As is shown in the drawings, which are included for purposes of illustration and not by way of limitation, the invention is embodied in an ostial stent 20 (FIG. 1) and provides means to completely repair a diseased blood vessel 21 at a bifurcation 22. Conventional stents are limited in structure to completely repair diseased blood vessels at a bifurcation. Placement of conventional stents in the region of a bifurcation for the purpose of repairing a diseased vessel may result in the conventional stent not entirely repairing the diseased region or the conventional stent extending into the junction comprising the bifurcation, thereby obstructing blood flow. The ostial stent 20 of the present invention is capable of completely repairing a diseased bifurcated vessel 21 without obstructing blood flow in the other portions of the bifurcation 22. Thus, the ostial stent provides a patient with superior means to repair a diseased bifurcated vessel 21 and leaves the bifurcated vessel 21 in a condition amenable to further interventional procedures.

The present invention (FIG. 1) accomplishes complete repair of a diseased vessel 21 at its bifurcation 22 by means of its novel structure and method of deployment. The dimensions and characteristics of the ostial stent 20 are selected to assure proper placement within and complete repair of the diseased bifurcated vessel 21. Similarly, the dimensions and characteristics of the deployment mechanism utilized to deploy the ostial stent 20 are dependent upon the application.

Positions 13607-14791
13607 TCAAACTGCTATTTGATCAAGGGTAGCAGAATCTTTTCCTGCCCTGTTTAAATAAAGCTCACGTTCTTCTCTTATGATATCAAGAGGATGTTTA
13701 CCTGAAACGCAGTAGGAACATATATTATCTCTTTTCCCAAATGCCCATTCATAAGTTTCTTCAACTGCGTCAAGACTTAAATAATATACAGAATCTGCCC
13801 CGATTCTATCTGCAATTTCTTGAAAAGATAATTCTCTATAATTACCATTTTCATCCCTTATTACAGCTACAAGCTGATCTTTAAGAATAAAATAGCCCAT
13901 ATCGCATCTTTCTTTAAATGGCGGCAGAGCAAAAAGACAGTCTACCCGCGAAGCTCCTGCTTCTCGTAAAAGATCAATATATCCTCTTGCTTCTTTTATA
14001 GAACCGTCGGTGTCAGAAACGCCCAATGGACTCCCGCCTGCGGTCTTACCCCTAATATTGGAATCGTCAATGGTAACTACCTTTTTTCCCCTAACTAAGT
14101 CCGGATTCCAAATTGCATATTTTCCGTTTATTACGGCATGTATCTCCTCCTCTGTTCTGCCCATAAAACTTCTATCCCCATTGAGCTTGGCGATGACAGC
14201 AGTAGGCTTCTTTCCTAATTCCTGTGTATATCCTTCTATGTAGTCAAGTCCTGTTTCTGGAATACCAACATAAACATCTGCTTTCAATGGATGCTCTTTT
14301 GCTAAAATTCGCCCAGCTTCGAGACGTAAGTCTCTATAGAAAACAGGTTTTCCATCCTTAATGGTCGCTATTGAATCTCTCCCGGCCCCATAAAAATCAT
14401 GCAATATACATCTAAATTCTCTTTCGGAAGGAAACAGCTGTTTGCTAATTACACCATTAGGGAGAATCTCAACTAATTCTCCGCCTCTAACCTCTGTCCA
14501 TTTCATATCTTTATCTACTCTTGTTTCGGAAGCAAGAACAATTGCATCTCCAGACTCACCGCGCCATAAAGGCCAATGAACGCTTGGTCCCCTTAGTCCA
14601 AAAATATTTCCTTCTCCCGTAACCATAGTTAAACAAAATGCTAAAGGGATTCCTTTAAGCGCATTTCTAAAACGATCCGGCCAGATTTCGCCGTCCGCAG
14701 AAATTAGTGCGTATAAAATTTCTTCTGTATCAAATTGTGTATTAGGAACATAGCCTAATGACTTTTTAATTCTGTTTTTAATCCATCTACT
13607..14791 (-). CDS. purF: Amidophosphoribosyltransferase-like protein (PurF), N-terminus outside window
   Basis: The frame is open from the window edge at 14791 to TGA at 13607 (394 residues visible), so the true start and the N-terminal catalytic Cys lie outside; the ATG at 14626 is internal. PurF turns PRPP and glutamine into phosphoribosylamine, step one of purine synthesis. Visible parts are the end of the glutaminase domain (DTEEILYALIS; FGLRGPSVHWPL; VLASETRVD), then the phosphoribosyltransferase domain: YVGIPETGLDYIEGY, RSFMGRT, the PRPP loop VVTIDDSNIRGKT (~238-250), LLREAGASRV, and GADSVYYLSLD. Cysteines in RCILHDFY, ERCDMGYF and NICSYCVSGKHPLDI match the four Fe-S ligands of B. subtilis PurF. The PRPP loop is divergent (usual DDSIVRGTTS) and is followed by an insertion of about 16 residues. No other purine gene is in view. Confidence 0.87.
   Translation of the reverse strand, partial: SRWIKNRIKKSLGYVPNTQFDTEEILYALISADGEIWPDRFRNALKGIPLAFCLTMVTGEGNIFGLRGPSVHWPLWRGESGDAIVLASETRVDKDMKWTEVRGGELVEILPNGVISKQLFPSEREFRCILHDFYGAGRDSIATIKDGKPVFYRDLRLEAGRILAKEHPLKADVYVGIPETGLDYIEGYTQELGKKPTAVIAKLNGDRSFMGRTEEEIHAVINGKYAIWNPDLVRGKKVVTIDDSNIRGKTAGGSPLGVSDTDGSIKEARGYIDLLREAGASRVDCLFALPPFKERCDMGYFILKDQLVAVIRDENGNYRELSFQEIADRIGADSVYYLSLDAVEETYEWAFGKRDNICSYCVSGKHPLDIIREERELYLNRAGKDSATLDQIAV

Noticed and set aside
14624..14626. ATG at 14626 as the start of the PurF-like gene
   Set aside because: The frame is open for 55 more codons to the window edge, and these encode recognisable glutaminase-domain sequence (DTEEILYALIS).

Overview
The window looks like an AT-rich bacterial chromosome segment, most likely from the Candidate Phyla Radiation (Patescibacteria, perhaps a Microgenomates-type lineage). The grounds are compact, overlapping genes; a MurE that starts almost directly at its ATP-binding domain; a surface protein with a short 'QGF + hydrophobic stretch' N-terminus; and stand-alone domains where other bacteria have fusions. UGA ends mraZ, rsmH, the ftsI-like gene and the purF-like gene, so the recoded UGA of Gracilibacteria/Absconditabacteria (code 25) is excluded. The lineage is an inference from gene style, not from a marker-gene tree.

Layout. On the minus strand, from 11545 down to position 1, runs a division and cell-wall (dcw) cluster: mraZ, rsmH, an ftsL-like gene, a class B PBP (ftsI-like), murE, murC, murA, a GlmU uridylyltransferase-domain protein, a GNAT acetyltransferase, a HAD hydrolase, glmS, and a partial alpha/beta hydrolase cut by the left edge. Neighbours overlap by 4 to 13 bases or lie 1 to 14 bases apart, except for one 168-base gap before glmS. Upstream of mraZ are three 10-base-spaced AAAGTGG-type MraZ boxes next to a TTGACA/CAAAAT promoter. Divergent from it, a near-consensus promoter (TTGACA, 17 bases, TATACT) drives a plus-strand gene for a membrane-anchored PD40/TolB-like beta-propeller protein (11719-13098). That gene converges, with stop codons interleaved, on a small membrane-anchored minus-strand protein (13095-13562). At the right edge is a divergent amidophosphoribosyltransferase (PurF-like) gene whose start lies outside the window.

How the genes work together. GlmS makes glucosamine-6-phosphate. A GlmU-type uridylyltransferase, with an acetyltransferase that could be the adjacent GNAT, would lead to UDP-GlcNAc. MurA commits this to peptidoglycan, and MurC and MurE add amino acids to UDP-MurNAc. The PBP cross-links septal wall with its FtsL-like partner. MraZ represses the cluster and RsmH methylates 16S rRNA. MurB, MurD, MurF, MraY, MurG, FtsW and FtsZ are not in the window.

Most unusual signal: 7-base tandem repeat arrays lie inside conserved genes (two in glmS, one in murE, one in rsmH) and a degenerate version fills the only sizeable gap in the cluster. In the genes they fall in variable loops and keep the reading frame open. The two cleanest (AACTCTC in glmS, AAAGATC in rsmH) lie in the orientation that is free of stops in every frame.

The ostial stent 20 (FIG. 2) has a tubular body 24 and a flaring portion 25 and may be comprised of one piece or two or more connected parts. The flaring portion 25 is continuous from and may be greater than, less than, or equal in length to the tubular body 24 of the ostial stent. In FIGS. 2 and 3 and by way of example, the flaring portion 25 is shown to be less in length than the tubular body 24.

The material and structure of the ostial stent 20 is selected so that the ostial stent 20 is expandable and has sufficient radial strength to retain its shape. The material of the tubular body 24 may be the same as that chosen for the flaring portion 25, or the material may differ. Irrespective of whether or not the materials of the tubular body 24 and the flaring portion 25 are the same, it is contemplated that the materials have a low metal-to-space ratio. The choice of material, however, must be such that it enables the tubular body 24 to achieve a pre-expanded 32 and a post-expanded 33 diameter (see FIGS. 2a, 3a) and to retain its pre-expanded and expanded shape. Likewise, the structural configuration must be chosen so that the ostial stent 20 possesses expansion and shape retention characteristics. It is contemplated, therefore, that the ostial stent 20 may possess a tubular structure with some geometric pattern 34 that facilitates shape retention and expansion.

The flaring portion 25 is capable of expanding and may be comprised of individual pedals 26 or in the alternative and as shown in FIGS. 4 and 5, the flaring portion 25 may comprise malleable material 28, 29 that enhances the conforming capabilities of the flaring portion. Therefore, in order to enhance conforming capabilities, the flaring portion may be comprised of pedals connected by malleable connecting material 28 or entirely of malleable material 29.

Prior to deformation, the flaring portion 25 is substantially parallel to the longitudinal axis 26 of the ostial stent 20. Upon expansion and deformation, the flaring portion is nonparallel to and at some angle slanting away from the longitudinal axis 26 of the ostial stent 20. In addition, upon deformation or flaring out, the flaring portion deforms to varying degrees along its length and substantially conforms to the ostium 30 to the diseased portion 31 of the bifurcated vessel 21 (see FIG. 6).